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When Noise Shouldn't Be Noisy

With computer graphics, often we get a bit too oriented toward simulation of reality, when what we're really after is just "what looks good." Using a pattern instead of noise is illogical, but in the quest for "what looks good", it's still a handy trick.

Megan Fox, Blogger

November 11, 2010

4 Min Read

(there's a video at the end, if you're the sort to cut to the chase)

Typically when we implement noise in graphics, we're doing it to hide some too-accurate border or pattern, and we think "well, we'll smutz things up a bit" - and we reach for perlin noise, or maybe a gaussian blur, or whatever.

Stop!  Stop right there!

Take a second to think about what you're actually simulating, and whether one of those general noises or blurs is really the best option.  I'll grant you that it's often the best choice for photorealism, since what you're covering for is a lack of accuracy (though even then - stop and think), but for non-photorealism (NPR)?  All blurring communicates is a blurry line, is that really what you want?  Especially if your style is defined by hard-edges, you don't necessarily want to blur that aliased edge, all you really want is to break the pattern up so that it looks appealing rather than aliased.  NPR demands a defter touch.  Thus, enter one possible solution: recursive texture sampling.

The idea is simple.  Take your UV coordinates at some given point on a triangle, however they might be generated (more on that in a sec), and sample some interesting texture.  Now take that pixel's RG (or GB, or RB, or BA, or whatever coordinates make sense given your application and texture), and sample that same texture again using the RG as your UV.  That's pretty much it, on a basic level... but you'll need to get a bit fancier for good results.

First thing you might want to do is experiment with clamping those coordinates.  You can of course just wrap them and get decent results, but depending on the frequency domain of your texture, that may be a bad idea, and you might be better off thinking of the coordinates as clamped/scaled offsets from the original UV.  Next thing, well, ok, great, so now your texture is warped.  That's handy for edges, I guess, and maybe for texture generation, but let's kick it up a notch.

I most recently used this to create a water plane effect (which you can see in the below-linked video).  Water has layers, and I figure we've already got these intermediate colors sampled as we drill down recursively, so the first thing I did was to retain each step's resultant color values.  The other important bit is animation, which you get by starting with animated UVs. Now take the result RG channels, add a second independent offset vector (Vec(RG) + Vec), then use the resultant coordinates sample again.  Then take THAT RG, add a third independent offset, and sample one more time.  I scaled each successive offset (1.0, 0.75 and 0.5) as well, to give a sense of increasing depth for each layer.  Then take the 3 color values you have (1 unwarped / just a UV animated surface, your first recursion, and your second recursion), blend them with 0.3333 weight apiece, and render.  You probably also want to "swish" each layer animation back and forth, and you especially want to make sure the animations take place along different directions - the trick here is to separate the vectors enough that you don't get horribly noticeable tiling.  It's difficult but possible, and also depends on your texture, but the key here is just to experiment.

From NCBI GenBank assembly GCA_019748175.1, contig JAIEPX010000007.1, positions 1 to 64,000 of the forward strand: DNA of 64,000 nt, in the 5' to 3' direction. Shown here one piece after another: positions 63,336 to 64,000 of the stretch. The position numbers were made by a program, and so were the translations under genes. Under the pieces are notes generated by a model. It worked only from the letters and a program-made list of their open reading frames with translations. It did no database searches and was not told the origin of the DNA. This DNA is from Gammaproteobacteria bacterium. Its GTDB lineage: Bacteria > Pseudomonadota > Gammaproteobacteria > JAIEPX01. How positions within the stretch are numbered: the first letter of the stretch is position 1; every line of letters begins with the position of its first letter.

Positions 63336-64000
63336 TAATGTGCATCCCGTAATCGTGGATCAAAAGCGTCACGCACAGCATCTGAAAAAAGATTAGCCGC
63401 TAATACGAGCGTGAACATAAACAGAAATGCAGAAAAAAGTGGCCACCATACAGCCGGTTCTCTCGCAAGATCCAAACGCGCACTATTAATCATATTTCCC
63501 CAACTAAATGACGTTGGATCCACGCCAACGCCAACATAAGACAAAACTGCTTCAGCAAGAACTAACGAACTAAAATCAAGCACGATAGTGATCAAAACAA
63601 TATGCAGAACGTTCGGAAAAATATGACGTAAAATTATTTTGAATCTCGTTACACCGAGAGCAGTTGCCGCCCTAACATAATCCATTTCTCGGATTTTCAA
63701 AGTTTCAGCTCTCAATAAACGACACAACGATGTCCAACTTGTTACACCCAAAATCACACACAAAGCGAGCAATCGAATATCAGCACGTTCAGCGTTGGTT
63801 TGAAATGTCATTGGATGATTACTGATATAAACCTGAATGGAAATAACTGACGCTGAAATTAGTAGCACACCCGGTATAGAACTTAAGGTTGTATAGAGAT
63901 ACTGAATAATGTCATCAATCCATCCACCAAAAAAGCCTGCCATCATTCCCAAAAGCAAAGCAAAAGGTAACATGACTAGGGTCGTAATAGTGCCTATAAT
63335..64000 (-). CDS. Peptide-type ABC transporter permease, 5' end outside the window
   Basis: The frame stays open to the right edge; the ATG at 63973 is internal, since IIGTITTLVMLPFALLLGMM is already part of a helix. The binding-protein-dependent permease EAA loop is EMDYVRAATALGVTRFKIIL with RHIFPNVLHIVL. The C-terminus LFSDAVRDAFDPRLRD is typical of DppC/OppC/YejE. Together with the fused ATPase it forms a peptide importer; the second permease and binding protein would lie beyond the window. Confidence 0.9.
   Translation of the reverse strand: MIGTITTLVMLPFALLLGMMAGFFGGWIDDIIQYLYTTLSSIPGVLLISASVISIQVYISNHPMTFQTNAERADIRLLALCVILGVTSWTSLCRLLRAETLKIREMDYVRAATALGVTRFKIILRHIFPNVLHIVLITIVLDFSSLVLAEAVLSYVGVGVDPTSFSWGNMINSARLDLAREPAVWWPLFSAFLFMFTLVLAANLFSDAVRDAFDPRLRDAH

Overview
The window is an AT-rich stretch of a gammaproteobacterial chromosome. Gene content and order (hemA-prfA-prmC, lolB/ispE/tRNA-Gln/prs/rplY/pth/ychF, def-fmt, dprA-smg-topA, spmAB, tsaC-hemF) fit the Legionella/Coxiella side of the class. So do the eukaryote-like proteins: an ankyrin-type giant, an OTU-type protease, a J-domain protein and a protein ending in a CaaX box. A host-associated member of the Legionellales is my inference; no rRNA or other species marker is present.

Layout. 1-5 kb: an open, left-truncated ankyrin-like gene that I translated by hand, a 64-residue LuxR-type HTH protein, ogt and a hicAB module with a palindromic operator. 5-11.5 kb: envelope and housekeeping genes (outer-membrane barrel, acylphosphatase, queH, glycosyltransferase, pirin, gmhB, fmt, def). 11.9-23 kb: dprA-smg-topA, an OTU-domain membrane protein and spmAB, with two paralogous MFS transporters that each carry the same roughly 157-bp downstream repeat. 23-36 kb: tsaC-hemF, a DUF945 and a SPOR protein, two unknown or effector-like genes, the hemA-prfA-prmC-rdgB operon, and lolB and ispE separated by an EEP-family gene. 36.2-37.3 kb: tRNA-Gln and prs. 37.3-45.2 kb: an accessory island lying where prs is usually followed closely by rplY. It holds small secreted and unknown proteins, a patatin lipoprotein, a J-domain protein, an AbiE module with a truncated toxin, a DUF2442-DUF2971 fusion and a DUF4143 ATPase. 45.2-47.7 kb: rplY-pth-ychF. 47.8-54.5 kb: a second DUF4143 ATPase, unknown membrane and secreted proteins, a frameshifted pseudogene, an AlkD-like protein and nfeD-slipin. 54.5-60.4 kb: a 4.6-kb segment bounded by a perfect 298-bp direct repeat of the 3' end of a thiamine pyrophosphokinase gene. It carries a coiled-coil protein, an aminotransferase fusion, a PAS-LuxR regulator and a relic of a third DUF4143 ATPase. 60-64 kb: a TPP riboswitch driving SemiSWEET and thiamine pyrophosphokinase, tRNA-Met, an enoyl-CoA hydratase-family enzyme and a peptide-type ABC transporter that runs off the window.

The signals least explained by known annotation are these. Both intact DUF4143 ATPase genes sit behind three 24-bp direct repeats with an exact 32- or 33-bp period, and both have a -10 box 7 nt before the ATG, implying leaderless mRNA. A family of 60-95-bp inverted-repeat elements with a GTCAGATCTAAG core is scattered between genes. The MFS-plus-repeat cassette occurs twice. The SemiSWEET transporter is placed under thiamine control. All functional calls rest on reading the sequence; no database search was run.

If all you're wanting to do is break up an edge, a shadow for instance, consider that the surface you're casting on can itself be used as the seed for this technique - and if you happen to be rendering deferred, odds are good you've even already got that color sampled.  Use that color as your noise instead of a more costly calc, and you might like the results. Want lava instead of water?  Change up your texture to something with a different overall color shape, and you'll affect the flow, or change up which layers you use or discard/just recurse through, and you'll change its sense of depth and movement.  In any case, one of the many surface effects you can get in this possibility space is what we ended up with, distortion water:


(the video isn't the greatest, but you get the idea - and note that there is no lighting applied to this, no normal mapping, nothing, that highlight'y shiny effect is purely the result of the warp)

[see more from Megan Fox at her primary site, Glass Bottom Games]

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